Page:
Tuesday, 23 February 2010

Viewing Life Through A Shoe

I've discovered two artists who's work I find not only to be quite profound, but also playful and curious - It's this kind of childlike curiosity that intrigues me so much.

João Maria Gusmão and Pedro Paiva
On the Movement of the Fried Egg and Other Astronomical Bodies
IKON Gallery 2nd Feb - 21st March

Portuguese artists João Maria Gusmão and Pedro Paiva have worked together since 2001, creating objects, installations and short films which they
describe as ‘poetic philosophical fiction’. Ikon’s exhibition focuses purely on their short 16mm films, featuring those made recently in Brazil alongside a selection from the last five years.

Gusmão and Paiva’s work reveals a deep curiosity about the nature of reality and embodies a constant dialogue between fact and fiction, humour and poetry. They are infuenced by a wide range of references including historical literature, mythology and the occult, informing their own pseudo-scientifc investigations.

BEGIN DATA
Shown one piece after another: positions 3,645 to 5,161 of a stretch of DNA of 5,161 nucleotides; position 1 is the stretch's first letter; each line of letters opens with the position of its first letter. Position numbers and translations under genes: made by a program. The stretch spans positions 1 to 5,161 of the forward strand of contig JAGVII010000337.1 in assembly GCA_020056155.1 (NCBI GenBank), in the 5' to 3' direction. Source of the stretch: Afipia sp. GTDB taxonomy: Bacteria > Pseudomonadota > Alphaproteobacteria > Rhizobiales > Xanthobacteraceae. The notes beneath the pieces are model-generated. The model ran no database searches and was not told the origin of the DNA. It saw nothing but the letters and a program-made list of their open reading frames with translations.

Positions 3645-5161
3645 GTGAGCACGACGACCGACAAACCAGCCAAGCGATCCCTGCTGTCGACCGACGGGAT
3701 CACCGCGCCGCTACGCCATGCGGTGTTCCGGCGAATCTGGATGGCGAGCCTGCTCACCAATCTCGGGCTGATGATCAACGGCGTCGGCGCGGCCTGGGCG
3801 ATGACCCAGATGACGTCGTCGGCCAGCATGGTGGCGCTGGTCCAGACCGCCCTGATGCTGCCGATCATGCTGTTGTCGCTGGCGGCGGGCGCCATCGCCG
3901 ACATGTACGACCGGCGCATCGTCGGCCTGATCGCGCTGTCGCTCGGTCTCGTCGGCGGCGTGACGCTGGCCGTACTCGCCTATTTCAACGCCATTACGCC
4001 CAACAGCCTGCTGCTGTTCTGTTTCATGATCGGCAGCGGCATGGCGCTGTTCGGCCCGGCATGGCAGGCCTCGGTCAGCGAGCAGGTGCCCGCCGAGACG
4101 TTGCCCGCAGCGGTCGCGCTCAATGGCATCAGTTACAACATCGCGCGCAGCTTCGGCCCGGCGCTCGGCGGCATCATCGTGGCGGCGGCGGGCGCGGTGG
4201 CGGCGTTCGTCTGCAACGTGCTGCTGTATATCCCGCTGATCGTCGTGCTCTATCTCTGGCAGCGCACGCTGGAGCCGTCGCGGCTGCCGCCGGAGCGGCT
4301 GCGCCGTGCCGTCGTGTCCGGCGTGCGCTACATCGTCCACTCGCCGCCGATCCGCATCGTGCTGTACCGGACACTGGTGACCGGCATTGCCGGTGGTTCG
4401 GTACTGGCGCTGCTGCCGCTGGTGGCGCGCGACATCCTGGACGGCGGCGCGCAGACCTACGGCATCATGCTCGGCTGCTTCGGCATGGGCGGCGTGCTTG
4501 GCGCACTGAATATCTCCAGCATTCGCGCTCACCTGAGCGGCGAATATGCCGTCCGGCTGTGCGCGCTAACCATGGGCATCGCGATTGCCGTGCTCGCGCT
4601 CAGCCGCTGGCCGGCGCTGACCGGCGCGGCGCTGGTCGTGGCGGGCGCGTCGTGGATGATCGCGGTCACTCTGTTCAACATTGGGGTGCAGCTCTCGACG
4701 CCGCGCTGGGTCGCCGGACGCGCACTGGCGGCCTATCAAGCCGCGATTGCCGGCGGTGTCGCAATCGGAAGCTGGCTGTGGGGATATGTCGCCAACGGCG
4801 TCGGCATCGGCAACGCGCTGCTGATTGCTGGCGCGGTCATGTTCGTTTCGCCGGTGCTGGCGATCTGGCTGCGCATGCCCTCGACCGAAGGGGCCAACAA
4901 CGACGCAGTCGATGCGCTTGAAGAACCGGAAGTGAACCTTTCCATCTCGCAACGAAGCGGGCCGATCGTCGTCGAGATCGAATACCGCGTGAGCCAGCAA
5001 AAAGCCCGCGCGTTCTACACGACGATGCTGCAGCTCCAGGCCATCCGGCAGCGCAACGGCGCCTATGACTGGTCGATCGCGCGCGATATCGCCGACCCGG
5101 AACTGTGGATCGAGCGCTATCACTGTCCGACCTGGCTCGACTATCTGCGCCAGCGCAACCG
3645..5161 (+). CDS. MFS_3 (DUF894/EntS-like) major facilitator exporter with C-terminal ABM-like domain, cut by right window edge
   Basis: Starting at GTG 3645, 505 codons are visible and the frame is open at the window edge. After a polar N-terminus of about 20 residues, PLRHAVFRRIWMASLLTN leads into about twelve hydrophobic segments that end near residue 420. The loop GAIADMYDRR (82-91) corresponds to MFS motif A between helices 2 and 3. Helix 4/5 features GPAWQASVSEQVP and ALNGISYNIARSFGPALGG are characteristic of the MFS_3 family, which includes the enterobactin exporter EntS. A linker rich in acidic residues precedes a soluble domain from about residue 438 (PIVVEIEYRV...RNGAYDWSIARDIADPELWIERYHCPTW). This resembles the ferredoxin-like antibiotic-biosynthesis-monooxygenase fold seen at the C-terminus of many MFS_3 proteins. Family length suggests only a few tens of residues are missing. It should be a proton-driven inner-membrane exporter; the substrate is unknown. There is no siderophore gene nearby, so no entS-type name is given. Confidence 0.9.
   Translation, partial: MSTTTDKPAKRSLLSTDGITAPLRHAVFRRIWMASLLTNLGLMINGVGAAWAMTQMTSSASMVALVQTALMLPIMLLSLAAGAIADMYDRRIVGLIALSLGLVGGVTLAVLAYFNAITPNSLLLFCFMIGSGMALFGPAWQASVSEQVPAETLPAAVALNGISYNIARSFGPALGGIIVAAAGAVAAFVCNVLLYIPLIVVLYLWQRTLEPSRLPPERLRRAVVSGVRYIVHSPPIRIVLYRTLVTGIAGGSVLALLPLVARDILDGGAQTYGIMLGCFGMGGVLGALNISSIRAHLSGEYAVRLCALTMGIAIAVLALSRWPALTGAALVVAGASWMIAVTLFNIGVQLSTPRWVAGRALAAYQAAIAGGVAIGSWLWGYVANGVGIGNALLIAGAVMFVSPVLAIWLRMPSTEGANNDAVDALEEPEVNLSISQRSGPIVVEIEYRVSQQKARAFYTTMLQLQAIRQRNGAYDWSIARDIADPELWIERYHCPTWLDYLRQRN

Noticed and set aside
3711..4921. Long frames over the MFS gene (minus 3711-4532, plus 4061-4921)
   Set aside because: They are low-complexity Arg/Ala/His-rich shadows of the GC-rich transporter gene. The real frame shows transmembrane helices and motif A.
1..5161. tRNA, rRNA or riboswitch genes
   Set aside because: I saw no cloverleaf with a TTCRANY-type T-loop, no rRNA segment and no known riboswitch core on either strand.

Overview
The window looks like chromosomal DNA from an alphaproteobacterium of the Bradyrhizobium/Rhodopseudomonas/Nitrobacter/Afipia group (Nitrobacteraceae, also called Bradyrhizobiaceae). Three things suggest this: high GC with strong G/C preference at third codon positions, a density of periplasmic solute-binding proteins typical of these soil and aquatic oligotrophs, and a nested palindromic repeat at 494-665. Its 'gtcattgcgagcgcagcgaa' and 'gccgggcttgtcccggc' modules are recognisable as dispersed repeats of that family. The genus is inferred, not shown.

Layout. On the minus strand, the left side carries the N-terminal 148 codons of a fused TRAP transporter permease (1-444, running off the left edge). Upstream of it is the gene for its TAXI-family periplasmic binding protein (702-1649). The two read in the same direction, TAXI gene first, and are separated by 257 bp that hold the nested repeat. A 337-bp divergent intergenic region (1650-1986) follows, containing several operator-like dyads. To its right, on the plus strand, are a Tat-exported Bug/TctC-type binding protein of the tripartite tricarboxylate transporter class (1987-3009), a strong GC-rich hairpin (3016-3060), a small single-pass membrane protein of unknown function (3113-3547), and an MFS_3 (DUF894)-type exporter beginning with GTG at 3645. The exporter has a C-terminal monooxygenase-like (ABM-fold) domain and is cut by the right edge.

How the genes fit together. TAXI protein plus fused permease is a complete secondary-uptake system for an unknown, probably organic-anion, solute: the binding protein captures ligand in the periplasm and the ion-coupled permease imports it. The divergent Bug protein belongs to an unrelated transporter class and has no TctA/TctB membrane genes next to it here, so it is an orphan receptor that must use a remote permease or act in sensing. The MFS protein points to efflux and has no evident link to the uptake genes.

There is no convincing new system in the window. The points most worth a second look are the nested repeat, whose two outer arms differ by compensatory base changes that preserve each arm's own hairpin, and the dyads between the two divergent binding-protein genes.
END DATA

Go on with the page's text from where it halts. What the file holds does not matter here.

3 suns 2009
16mm film, colour, no sound

The artists’ films reflect ongoing preoccupations such as vision and blindness, metaphysics, the void and infinity. Works such as The Great Drinking Bout (2007) involve an unidentifed cast of characters who enact anarchic rituals, while other films are unpopulated, often focusing on the nature of objects and materials. In Experiment on the Effluvium (2009) the use of slow-motion creates a dream-like quality. A stone skims across the surface of a body of water in a scene reminiscent of a mythological planetary event. Meanwhile in Astronomy Of The End Of The Boot (2009) a man observes the sky through a hole in his shoe. Against a background of profound thinking Gusmão and Paiva’s carefully crafted films exude a playful inventiveness that makes us look again.

In many ways I feel their work has they same playful inventiveness you see in a child when experiencing the world for the first time, it is unfortunate that with age and wisdom most of us will loose this sense of our former, curious self.